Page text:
Twitter lacked adequate cybersecurity protection ahead of July hacks, regulator says

Twitter lacked adequate cybersecurity protection ahead of July hacks, regulator says
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Twitter lacked adequate cybersecurity protection allowing for a 17-year-old to allegedly lead a mass hack of high-profile accounts in July using a “simple technique,” according to a report released Wednesday by a New York regulator. 

The New York State Department of Financial Services (DFS) is calling for social media companies to be designated “systemically important institutions,” like some banks were after the 2008 financial crisis, and subject to enhanced regulation. 

The report underscores the push for further protection by highlighting concerns that the cybersecurity vulnerabilities could lead to an election-related hacking attempt. 

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“The Hackers focused on classic fraud. But such a hack, when perpetrated by well-resourced adversaries, could wreak far greater damage by manipulating public perception about markets, elections, and more,” the report states. 

The report describes the hijack of high-profile accounts, including former President Obama, reality star Kim Kardashian WestKimberly (Kim) Noel Kardashian WestInvestors sue Kim Kardashian, Floyd Mayweather over cryptocurrency promotion Victim's brother rips Colorado governor for reducing trucker's 110-year sentence 2021's top political celebrity moments MORE and Amazon CEO Jeff BezosJeffrey (Jeff) Preston BezosSerena Williams, Fauci among 'Portrait of a Nation' honorees Can our nation afford higher interest rates with the current national debt? Free speech, Whole Foods, and the endangered apolitical workplace MORE, as “jarringly easy for a teenager and his young associates” to execute.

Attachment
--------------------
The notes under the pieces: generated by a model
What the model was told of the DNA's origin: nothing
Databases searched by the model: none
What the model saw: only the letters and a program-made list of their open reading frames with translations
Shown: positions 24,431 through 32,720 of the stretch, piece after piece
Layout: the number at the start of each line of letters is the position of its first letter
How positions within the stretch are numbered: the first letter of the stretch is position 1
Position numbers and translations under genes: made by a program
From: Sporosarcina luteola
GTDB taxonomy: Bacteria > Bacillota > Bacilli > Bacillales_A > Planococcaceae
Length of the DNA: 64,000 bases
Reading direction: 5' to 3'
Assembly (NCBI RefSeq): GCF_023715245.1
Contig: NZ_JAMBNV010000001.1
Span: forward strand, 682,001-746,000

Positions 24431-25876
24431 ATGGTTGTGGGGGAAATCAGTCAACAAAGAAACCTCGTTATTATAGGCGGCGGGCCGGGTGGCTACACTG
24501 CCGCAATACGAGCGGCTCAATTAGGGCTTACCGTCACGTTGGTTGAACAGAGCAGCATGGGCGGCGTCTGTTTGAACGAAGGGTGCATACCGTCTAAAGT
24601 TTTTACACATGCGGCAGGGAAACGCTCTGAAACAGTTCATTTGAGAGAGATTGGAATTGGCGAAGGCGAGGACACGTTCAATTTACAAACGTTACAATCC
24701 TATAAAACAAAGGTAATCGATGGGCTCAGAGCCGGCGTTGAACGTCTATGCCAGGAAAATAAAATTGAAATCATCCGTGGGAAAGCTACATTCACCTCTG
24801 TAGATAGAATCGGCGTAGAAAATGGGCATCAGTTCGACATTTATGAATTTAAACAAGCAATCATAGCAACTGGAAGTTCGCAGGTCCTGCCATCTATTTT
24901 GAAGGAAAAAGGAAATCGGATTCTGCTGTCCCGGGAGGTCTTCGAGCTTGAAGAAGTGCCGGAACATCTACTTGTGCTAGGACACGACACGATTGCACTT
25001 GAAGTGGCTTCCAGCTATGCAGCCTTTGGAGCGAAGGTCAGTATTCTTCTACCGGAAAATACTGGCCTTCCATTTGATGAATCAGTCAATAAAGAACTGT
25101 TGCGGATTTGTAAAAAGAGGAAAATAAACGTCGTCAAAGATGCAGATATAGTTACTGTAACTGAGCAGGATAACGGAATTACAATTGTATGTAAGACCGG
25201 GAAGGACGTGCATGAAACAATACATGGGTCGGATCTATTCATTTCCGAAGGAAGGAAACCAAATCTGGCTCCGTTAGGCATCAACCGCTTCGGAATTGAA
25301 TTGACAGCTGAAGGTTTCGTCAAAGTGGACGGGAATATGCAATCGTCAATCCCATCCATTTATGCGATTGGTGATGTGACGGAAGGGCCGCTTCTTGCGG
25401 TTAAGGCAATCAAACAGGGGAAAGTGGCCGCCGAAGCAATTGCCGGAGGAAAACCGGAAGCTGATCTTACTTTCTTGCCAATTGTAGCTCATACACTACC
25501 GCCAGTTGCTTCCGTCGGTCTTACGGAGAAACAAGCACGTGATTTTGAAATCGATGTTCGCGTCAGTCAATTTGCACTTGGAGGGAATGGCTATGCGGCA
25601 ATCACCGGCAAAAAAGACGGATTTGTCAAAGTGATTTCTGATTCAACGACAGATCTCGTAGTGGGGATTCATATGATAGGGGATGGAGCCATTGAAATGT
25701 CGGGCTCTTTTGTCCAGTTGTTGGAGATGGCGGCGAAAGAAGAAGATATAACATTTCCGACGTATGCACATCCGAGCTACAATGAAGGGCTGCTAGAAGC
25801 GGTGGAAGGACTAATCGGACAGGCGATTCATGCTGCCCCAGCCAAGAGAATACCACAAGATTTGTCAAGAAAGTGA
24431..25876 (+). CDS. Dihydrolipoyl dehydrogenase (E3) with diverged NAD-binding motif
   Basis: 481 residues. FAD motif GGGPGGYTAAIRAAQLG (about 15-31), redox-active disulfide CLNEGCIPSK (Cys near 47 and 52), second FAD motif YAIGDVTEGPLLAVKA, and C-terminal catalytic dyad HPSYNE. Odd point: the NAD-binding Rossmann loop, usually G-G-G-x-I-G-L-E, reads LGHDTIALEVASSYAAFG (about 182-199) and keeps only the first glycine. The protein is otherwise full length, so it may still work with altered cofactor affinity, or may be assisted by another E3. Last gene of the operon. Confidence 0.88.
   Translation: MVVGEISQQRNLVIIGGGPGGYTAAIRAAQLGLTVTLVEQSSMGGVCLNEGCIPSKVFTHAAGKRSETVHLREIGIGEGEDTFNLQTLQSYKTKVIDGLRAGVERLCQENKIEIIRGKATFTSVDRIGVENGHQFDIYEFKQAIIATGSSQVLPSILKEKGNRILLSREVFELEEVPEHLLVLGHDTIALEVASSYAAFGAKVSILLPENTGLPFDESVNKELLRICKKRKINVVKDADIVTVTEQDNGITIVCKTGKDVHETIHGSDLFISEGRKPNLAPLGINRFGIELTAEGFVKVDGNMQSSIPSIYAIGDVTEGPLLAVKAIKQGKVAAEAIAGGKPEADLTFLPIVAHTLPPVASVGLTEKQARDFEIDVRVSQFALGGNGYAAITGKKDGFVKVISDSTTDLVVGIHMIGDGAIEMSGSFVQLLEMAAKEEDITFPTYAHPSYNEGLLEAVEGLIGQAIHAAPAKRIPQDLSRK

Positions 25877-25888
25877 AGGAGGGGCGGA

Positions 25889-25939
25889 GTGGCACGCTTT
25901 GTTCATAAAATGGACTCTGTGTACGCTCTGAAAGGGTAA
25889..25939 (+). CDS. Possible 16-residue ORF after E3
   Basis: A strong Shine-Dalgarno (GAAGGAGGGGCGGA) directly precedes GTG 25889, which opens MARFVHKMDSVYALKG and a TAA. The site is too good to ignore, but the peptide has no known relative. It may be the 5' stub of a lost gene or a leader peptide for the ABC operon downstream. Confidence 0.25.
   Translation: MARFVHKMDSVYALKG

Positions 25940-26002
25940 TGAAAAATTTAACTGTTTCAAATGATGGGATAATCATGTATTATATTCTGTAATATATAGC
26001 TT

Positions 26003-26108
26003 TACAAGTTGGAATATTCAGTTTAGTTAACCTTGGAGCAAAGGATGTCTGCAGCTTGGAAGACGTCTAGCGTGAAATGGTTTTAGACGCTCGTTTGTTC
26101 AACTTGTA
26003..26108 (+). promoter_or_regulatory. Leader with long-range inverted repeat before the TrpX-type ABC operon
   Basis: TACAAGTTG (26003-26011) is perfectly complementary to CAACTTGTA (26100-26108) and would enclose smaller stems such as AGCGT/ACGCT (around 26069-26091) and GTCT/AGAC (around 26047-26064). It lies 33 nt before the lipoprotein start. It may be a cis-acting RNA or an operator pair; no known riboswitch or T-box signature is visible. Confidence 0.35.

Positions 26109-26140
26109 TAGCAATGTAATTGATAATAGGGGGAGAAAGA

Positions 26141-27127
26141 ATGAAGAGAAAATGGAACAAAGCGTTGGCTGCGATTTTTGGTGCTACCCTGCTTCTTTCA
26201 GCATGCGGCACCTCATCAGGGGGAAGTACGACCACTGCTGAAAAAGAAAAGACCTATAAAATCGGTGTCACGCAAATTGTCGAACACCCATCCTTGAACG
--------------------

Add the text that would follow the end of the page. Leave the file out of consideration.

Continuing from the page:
DFS said the hackers accessed Twitter’s systems by calling company employees and claiming to be from Twitter’s IT department. After duping four employees to give them their log-in credentials, the hackers hijacked the accounts of various politicians, celebrities and companies. 

The hackers tweeted “double your bitcoin” messages, with a link to send payments to bitcoins. They stole more $118,000 worth of bitcoins from consumers, according to DFS. 

A spokesperson for Twitter did not immediately respond to a request for comment.

Twitter has previously revealed that hackers had manipulated employees into providing them back-end access to internal systems. 

New York Gov. Andrew CuomoAndrew CuomoJudge strikes down New York's indoor mask mandate Hochul raises .6 million since launching gubernatorial campaign Former aide says she felt 'abandoned' by Democrats who advanced Garcetti nomination as ambassador to India MORE (D) had directed the investigation in July. The FBI also initiated an inquiry into the hacking.  

Florida prosecutors have alleged Graham Ivan Clark, a 17-year-old from Tampa, is behind the hack and he is being charged as an adult. Clark has pleaded not guilty.

Federal prosecutors have charged two others with related charges in a California federal court.